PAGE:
Friday 7 p.m. Charlotte Metro Credit Union Amphitheatre, 1000 NC Music Factory Blvd. $28.50-$48.50. www.livenation.com.
A self-made indie band in the ’90s, the Boston trio took a nearly decade-long hiatus before regrouping in 2011. During its absence and in the time since, its legend has grown in the roots-rock and jam community. New album “America: Location 12” shows that the band’s post-reunion work really gels. Dispatch co-headlines with fellow Bostonians Guster; ukulele virtuoso Jake Shimabukuro opens.
Holly Lorette/Willow & Wood
Friday 9 p.m. Petra’s Bar, 1919 Commonwealth Ave. $8. www.petraspianobar.com.
Singer-songwriter Lorette is an N.C. native who gradually returned to her family’s roots in music over the past 15 years – first as a fiddler, then embracing her vocal command of jazzy pop and Americana. Similarly, Willow Scrivner takes her religious upbringing and twists it into dreamy folk-rock (with the help of guitarist Kevin Wood) to create something equally spiritual.
Queen City Metalfest
Saturday 6 p.m. The Underground, 1000 NC Music Factory Blvd. $10.
Wonder what happened to all those metal, hard rock and screamo bands that were staples at Tremont Music Hall and Amos’ Southend closed? This third annual show rounds up many of the region’s long-running bands, including Skinkage, Something Clever, Black Ritual, Auxilia, Blackwater Drowning, A Light Divided, Annabel Lee and Vices & Vessels.
Chicago/The Doobie Brothers
Saturday 7:15 p.m. PNC Music Pavilion, 707 Pavilion Blvd. $29-$99.50. www.livenation.com.
On the surface, 2016 Rock n’ Roll Hall of Fame inductee Chicago’s jazz-inflected, horn-fueled pop-rock and the Doobie Brothers’ harmony-driven R&B and country-infused rock n’ roll may seem an odd mix, but they churned out hits in the ’70s and early ’80s side by side, and remain a staple at classic rock radio. Together, they’ll undoubtedly deliver a hit-packed show with tight musicianship.
Saturday 8 p.m. Visulite Theatre, 1615 Elizabeth Ave. $15-$20. www.visulite.com.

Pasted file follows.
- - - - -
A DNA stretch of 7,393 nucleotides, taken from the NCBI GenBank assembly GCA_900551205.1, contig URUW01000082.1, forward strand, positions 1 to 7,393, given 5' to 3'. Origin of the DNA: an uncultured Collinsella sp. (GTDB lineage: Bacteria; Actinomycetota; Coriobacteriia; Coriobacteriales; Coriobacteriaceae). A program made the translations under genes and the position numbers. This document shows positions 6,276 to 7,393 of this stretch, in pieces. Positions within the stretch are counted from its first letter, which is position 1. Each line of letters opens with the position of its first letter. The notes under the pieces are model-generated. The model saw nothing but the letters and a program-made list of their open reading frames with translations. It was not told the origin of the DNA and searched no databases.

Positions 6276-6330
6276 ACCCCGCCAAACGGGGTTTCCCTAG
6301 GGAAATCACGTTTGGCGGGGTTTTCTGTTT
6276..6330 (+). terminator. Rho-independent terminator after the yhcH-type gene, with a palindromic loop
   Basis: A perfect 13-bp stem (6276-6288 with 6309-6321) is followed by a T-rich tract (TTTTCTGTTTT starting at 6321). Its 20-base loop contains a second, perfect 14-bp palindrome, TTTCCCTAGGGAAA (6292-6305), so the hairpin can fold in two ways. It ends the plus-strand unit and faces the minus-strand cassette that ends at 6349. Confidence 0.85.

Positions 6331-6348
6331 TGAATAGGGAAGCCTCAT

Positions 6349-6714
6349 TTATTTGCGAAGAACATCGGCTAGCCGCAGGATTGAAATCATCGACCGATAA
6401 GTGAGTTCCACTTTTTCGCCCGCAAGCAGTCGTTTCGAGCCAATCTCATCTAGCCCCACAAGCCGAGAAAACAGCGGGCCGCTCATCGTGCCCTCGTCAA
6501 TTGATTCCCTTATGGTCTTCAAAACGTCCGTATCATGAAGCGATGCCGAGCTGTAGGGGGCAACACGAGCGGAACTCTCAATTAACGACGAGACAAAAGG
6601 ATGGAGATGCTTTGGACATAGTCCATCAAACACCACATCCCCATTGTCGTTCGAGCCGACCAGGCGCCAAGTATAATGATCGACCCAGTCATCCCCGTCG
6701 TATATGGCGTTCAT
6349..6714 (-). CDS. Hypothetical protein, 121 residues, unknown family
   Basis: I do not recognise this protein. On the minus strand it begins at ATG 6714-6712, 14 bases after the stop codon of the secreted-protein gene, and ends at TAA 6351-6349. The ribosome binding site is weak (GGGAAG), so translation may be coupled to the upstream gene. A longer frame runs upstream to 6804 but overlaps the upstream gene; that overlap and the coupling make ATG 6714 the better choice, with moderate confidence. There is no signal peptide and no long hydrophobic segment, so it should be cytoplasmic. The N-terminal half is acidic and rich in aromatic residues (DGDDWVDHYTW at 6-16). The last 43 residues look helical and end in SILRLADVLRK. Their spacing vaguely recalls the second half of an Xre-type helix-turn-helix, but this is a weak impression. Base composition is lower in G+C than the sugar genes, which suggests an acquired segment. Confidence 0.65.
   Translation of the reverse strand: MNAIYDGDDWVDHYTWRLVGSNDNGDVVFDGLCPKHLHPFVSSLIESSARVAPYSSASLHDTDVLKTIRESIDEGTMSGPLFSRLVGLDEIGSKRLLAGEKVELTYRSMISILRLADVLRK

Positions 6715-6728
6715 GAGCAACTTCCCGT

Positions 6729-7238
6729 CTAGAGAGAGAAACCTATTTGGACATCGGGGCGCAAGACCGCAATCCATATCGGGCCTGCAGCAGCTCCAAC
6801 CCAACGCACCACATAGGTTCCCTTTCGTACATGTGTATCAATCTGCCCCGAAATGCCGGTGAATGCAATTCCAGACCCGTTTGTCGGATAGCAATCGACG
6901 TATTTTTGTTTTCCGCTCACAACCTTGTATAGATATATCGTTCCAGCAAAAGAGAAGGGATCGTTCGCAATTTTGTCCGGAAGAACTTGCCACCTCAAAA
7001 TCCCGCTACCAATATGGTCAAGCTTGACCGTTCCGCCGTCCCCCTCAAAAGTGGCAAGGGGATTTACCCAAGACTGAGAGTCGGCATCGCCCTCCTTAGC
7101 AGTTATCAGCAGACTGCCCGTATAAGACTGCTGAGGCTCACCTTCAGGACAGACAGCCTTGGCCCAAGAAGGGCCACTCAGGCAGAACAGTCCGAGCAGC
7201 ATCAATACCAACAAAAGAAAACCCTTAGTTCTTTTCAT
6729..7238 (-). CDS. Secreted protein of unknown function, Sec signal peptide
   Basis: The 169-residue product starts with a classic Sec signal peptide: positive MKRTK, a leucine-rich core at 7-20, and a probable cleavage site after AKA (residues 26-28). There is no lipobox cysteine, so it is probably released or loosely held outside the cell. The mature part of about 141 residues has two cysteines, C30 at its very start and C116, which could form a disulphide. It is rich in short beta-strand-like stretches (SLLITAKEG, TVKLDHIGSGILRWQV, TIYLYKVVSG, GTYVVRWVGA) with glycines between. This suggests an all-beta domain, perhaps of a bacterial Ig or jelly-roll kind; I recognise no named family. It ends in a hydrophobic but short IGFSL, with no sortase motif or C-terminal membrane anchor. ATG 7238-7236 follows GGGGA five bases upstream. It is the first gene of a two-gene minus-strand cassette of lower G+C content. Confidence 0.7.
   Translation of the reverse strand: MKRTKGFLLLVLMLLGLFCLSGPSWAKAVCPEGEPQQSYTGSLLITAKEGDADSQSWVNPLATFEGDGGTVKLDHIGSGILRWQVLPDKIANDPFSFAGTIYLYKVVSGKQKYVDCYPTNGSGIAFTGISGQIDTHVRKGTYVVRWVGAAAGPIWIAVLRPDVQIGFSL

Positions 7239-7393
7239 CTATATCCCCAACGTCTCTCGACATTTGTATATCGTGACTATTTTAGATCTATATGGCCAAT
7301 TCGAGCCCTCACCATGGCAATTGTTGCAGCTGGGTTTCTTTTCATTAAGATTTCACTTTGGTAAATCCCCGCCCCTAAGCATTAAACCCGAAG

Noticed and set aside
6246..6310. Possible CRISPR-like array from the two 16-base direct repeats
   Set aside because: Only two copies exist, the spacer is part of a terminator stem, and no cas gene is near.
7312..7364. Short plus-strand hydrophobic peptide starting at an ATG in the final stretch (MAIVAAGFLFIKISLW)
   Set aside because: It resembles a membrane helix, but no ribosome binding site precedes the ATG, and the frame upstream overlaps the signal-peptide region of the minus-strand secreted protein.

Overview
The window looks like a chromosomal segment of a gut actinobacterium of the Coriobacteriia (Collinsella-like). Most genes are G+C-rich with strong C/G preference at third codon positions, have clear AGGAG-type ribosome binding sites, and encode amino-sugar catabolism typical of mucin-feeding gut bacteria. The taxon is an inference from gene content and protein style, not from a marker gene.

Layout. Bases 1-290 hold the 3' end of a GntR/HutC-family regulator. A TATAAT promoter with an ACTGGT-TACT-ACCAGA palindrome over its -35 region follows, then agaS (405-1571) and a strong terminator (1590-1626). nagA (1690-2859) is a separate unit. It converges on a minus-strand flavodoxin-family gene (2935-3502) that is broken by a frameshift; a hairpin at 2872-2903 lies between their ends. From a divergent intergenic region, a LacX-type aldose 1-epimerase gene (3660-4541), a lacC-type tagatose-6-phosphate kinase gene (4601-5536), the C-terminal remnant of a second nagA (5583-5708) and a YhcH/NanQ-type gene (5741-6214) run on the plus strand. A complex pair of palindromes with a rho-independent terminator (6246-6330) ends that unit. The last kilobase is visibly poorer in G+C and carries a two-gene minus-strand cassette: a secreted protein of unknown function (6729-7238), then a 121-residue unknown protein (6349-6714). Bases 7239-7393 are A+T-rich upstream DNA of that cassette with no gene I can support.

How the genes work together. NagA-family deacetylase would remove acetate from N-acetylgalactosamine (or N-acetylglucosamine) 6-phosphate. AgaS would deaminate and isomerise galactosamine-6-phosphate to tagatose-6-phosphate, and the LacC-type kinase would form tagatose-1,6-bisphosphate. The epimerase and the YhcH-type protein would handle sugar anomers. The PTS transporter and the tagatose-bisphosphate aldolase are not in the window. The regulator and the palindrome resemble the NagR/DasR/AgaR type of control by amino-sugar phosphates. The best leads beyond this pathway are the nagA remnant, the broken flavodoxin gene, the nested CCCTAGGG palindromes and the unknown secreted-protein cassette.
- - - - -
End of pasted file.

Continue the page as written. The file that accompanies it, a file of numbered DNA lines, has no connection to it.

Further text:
His willingness to address such heady issues as Islamophobia, immigration, the wage gap, politics, and policy with a passionate, forceful delivery but without profanity would make the D.C. artist/producer an anomaly in mainstream hip-hop. Yet his eighth solo album, “The Ice Age,” proves that he remains one of hip-hop’s most acclaimed underground acts. With Good Compny and Olivier St. Louis.
Tuesday 9 p.m. The Milestone Club, 3400 Tuckaseegee Road. $10. www.themilestoneclub.com.
This is the new name of singer-songwriter Mariel Loveland’s band (formerly Candy Hearts), the pop-punk outfit she’s fronted since she was a teen. With a new name comes less angst; she says it signifies her coming to terms with the anxiety that was such a factor in her previous songwriting. Best Ex’s debut EP, “Ice Cream Anti-Social,” is out this summer.
Wednesday 9 p.m. The Milestone Club, 3400 Tuckaseegee Road. $10-$12. www.themilestoneclub.com.
Although its long list of former members could fill a small high school year book, the NYC-based third wave ska act remains a hard-touring entity under the leadership of its British founder Buck, who moved to the States to manage a comic-book store in 1980. He brought his passion for the racially unifying 2 Tone ska of acts like the Specials to the U.S. The band turns 36 this year.